Google+ THE TALK SHOW AMERICAN: Hearing officer:Evidence Does Not Support Murder Charge in Haditha Marine Case

Hearing officer:Evidence Does Not Support Murder Charge in Haditha Marine Case

The officer in charge of a military hearing expressed serious doubts Friday about the government's prosecution of Lance Cpl. Justin Sharratt, one of three Marines charged in the November 2005 shooting deaths of Iraqi civilians in the city of Haditha. Lt. Col. Paul Ware, who will recommend whether to send Sharratt to trial, challenged the prosecution, saying the government's theory of the case does not warrant the three counts of unpremeditated murder filed against Sharratt in December.
"The account you want me to believe does not support unpremeditated murder," Ware told the lead prosecutor, Maj. Daren Erickson. "Your theories don't match the reason you say we should go to trial."
Ware's comments came as the government and defense presented him with summations of the case on the fifth and final day of a hearing that will determine if the 22-year-old rifleman from Camp Pendleton's 3rd Battalion, 1st Marine Regiment will be ordered to stand trial.

Sharratt is accused of the civilian equivalent of second-degree murder for shooting three Iraqi brothers inside a home. A fourth man was shot by Staff Sgt. Frank Wuterich, who also faces murder charges.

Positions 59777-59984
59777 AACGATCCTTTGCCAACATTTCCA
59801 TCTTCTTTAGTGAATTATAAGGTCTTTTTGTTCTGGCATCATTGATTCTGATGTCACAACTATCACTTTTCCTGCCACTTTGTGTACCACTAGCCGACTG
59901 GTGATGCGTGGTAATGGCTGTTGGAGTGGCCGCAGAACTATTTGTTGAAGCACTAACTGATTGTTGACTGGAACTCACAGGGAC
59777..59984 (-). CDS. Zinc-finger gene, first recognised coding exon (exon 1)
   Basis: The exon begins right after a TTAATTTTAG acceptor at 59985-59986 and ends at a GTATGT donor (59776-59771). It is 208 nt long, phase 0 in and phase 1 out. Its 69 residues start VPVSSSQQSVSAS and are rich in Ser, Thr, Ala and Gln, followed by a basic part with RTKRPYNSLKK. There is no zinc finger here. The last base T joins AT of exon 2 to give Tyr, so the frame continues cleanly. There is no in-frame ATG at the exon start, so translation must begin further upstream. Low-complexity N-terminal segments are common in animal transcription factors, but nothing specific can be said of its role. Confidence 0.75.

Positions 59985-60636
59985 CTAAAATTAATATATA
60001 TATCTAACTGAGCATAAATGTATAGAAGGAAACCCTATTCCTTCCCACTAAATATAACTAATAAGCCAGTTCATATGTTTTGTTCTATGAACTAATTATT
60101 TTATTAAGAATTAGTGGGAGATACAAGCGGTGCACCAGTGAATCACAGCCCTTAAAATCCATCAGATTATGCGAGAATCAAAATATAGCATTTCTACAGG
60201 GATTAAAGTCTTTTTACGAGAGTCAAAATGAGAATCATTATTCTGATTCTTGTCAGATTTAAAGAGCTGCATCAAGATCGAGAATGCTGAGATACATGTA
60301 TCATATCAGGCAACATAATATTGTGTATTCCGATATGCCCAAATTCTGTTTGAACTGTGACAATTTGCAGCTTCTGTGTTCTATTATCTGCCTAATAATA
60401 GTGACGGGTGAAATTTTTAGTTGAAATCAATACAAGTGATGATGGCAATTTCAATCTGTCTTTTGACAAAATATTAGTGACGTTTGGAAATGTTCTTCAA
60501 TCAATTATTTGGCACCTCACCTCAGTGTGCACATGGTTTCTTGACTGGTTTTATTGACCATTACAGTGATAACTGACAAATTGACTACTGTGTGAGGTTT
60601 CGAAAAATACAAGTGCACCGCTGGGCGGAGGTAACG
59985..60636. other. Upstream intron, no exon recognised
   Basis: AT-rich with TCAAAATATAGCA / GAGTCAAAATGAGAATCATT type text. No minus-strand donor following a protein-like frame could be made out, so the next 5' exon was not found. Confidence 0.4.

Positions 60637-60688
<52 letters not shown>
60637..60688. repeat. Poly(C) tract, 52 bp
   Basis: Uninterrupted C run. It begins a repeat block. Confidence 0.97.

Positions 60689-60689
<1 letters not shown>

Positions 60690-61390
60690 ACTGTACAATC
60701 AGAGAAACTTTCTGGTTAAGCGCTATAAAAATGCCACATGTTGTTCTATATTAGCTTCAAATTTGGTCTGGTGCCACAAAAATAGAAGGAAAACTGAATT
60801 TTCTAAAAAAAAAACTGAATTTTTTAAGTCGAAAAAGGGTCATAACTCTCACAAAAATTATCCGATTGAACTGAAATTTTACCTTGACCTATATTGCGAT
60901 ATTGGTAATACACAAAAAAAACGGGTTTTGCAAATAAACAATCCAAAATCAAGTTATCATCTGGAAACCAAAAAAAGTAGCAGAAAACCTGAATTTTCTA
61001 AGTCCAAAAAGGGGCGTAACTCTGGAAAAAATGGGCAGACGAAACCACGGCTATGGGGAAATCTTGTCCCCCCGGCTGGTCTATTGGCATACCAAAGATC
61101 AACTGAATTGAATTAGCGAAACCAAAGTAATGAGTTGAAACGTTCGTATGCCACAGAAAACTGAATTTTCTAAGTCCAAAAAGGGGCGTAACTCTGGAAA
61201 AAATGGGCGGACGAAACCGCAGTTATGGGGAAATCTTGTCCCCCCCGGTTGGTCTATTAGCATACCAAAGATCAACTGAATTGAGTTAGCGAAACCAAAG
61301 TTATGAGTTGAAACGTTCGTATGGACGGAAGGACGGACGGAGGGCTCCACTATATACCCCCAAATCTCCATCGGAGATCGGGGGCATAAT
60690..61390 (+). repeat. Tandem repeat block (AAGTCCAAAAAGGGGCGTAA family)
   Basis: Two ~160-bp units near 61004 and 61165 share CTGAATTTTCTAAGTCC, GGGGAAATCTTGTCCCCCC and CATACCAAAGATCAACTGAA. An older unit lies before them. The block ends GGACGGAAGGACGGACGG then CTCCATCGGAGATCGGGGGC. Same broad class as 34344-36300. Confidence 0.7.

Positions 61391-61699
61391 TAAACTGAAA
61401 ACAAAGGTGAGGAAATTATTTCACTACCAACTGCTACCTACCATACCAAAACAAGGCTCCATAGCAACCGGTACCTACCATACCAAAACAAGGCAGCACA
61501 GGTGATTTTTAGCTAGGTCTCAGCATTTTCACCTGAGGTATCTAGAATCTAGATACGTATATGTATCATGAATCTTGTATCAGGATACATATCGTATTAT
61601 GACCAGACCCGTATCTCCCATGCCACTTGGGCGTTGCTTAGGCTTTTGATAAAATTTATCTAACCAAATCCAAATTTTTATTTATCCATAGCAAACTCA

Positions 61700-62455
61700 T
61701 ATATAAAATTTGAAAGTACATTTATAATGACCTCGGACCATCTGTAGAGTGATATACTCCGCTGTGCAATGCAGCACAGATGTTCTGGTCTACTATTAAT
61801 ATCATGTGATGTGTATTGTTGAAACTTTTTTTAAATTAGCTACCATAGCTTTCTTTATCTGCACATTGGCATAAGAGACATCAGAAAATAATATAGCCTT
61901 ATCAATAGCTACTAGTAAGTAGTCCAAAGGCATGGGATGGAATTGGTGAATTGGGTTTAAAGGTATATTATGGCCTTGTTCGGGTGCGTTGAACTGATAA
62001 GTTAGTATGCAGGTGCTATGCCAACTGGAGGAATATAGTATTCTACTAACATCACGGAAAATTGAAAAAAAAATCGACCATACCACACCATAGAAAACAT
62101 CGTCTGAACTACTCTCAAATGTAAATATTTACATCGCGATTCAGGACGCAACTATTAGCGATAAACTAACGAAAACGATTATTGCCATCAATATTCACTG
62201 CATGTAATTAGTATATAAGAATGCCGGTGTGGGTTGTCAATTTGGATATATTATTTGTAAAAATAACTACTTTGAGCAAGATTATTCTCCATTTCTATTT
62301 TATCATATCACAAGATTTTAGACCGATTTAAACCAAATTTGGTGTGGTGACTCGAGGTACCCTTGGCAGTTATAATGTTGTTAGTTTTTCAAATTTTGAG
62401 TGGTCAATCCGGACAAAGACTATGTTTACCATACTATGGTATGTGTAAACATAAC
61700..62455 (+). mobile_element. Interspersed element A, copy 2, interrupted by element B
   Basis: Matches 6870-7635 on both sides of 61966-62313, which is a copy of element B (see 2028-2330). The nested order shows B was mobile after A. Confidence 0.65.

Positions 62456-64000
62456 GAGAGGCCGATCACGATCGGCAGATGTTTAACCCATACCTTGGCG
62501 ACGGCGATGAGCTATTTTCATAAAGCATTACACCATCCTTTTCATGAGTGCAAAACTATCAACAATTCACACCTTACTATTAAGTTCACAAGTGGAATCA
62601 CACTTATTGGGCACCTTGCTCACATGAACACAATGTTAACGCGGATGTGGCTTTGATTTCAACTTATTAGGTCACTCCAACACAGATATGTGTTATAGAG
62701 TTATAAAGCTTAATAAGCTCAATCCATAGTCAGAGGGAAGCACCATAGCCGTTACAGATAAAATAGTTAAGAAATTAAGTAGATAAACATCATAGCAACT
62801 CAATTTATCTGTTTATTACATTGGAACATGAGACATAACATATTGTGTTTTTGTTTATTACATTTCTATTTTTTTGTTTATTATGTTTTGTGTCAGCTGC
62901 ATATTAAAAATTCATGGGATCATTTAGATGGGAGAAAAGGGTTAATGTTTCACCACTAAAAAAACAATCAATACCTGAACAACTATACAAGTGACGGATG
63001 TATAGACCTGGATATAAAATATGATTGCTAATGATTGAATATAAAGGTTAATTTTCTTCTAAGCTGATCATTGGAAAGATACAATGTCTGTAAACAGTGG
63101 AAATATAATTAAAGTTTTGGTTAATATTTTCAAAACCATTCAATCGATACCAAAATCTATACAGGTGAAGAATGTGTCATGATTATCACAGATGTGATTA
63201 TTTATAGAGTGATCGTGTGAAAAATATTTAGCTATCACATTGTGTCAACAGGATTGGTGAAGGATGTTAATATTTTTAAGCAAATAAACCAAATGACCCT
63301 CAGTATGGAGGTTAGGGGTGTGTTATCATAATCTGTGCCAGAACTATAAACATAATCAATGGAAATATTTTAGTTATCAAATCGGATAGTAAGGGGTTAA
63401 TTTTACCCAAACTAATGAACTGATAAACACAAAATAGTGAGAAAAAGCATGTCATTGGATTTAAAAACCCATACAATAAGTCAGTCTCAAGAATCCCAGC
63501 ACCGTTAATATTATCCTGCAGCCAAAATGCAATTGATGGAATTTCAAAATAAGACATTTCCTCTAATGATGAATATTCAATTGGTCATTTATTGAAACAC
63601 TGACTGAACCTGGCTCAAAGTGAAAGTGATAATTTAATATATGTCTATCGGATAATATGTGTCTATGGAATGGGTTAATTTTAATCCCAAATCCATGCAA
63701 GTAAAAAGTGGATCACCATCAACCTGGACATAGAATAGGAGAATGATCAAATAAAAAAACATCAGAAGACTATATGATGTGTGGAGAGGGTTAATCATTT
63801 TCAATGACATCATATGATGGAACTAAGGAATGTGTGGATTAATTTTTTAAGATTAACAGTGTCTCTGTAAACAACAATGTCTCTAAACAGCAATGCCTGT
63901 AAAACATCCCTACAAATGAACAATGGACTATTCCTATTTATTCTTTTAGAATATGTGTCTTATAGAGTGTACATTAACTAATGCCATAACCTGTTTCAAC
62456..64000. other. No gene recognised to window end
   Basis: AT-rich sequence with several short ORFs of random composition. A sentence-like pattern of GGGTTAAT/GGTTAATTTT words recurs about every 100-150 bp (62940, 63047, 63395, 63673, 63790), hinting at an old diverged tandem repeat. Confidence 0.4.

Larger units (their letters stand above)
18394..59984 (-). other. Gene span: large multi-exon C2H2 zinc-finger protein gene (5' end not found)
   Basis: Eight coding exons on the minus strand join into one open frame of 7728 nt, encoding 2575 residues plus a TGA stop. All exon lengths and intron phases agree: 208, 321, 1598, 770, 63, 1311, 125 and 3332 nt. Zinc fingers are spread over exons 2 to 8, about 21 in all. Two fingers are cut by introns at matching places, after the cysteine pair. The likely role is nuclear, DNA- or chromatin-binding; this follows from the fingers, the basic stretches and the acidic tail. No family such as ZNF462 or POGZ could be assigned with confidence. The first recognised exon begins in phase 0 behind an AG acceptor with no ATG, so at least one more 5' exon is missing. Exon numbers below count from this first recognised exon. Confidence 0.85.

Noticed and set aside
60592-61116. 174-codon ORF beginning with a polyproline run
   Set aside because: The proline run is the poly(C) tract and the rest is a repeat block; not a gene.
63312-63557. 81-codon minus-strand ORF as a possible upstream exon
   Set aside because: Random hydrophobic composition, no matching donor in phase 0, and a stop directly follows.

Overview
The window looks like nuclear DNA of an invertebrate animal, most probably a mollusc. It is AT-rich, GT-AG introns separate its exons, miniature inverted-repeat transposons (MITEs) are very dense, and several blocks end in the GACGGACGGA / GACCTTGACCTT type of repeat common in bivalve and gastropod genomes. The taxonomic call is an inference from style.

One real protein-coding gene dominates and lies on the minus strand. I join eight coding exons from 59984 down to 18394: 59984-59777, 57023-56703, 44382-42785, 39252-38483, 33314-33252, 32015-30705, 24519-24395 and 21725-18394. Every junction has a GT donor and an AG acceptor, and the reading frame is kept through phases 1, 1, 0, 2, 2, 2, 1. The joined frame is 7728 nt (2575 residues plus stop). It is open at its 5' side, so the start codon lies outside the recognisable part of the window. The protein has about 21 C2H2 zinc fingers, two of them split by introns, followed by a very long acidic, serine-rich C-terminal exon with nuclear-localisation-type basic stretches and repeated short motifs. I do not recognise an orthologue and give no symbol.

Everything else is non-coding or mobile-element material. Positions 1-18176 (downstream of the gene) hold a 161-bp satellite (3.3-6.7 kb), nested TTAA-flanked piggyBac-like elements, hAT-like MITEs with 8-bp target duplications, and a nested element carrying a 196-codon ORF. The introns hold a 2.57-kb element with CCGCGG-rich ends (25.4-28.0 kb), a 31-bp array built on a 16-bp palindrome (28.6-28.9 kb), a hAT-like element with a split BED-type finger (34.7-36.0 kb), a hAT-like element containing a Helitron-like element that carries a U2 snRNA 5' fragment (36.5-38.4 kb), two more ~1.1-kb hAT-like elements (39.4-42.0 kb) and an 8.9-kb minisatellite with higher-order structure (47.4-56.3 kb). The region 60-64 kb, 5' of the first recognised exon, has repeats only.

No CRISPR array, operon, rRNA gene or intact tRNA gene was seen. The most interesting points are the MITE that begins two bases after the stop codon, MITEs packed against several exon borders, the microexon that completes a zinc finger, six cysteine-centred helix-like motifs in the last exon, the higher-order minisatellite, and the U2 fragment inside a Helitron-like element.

Ware also suggested he is inclined to believe Sharratt, who maintains the first two men he shot were pointing AK-47 rifles at him, and that the killings were carried out in self-defense.
"To me it seems the most important issue is whether the Marines perceived a hostile threat," Ware said. "It comes down to credibility to determine if this case should go to trial."
Prosecutors filed charges against Sharratt based on interviews with relatives of the slain men, who contended they did not have any weapons and were herded into the room and shot in rapid succession. In a statement he read to Ware on Thursday, Sharratt said that story is false and that the killings stemmed from his belief his life was in danger.
"I would not change any of the decisions I made that
afternoon,"
LCpl. Justin Sharratt-Haditha Marine

Prosecutors agreed Friday that the case centers solely on the competing version of events.

Talk Show America 6/18/2007

No comments:

Post a Comment